With the arrival of statehood and the establishment of permanent towns throughout the state, interactions between Nevada’s natives and non-natives took many forms. Over time, many tribal members moved from informal camps and settlements to the state’s growing number of Indian colonies and reservations, where they eventually elected their own tribal governments and functioned as sovereign nations.
From an early date, many of Nevada’s Indians found employment on farms and ranches or in households and businesses owned by non-natives. Job opportunities also opened up in Nevada’s emerging urban centers, bringing the state’s diverse populations into closer daily contact with one another.
Working side-by-side helped to bridge some cultural differences between the state’s native and non-native populations, although longstanding social and economic inequities remained. Through the early twentieth century, even the friendliest and most sympathetic interactions played out against a larger backdrop of inequality and segregation. Like other minority groups, Native Americans long faced discrimination in housing, lodging, and other arenas.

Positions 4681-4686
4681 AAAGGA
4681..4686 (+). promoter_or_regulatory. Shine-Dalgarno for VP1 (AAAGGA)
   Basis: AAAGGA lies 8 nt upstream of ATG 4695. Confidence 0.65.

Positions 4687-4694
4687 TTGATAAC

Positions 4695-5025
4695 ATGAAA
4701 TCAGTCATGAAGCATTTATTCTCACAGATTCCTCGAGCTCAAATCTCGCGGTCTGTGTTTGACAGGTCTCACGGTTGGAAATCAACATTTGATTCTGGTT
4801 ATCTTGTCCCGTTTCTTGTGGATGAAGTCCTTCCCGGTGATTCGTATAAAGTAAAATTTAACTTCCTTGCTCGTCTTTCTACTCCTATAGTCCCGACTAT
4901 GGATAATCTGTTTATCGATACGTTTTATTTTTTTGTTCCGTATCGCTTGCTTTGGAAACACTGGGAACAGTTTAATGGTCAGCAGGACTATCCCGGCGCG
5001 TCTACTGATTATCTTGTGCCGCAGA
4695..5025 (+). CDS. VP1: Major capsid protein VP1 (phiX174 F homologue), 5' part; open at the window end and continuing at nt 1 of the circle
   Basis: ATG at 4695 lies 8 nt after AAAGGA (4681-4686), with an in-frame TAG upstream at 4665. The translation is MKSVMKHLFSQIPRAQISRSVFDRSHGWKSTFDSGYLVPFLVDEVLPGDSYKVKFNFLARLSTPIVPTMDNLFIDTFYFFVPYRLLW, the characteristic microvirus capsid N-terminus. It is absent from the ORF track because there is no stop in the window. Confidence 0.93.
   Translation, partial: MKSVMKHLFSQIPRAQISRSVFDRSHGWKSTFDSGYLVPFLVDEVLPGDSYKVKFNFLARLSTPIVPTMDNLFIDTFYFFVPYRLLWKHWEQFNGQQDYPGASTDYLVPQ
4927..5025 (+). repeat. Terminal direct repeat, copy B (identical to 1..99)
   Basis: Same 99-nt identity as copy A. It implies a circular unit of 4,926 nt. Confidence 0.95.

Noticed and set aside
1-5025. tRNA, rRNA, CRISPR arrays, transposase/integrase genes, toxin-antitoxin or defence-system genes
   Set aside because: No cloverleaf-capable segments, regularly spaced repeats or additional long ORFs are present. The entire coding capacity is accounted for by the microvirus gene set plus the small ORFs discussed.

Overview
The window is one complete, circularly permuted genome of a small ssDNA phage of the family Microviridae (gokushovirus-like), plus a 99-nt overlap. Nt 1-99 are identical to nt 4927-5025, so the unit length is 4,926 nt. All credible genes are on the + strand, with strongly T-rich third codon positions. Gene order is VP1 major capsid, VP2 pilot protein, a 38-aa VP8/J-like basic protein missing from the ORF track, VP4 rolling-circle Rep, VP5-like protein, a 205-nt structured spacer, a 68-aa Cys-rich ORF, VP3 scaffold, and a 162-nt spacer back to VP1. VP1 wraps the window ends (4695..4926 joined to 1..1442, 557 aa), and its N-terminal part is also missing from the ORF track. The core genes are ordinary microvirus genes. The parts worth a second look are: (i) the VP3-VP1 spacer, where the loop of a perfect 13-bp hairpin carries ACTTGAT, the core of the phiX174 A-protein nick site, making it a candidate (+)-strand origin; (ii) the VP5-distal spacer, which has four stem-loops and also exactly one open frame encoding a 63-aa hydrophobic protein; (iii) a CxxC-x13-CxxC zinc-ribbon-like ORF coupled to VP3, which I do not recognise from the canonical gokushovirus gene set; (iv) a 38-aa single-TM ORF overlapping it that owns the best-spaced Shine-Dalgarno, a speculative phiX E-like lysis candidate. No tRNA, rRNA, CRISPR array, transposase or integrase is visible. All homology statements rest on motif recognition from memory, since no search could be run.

As the civil rights movement gained momentum, a variety of state and federal efforts to secure equality, greater self-determination, and voting rights for Native Americans brought many of the state’s Indians and non-Indians together. Disagreements continued as well, over rights to land and water, and over issues such as the impact of the Nevada Test Site on native lands and peoples.
None at this time.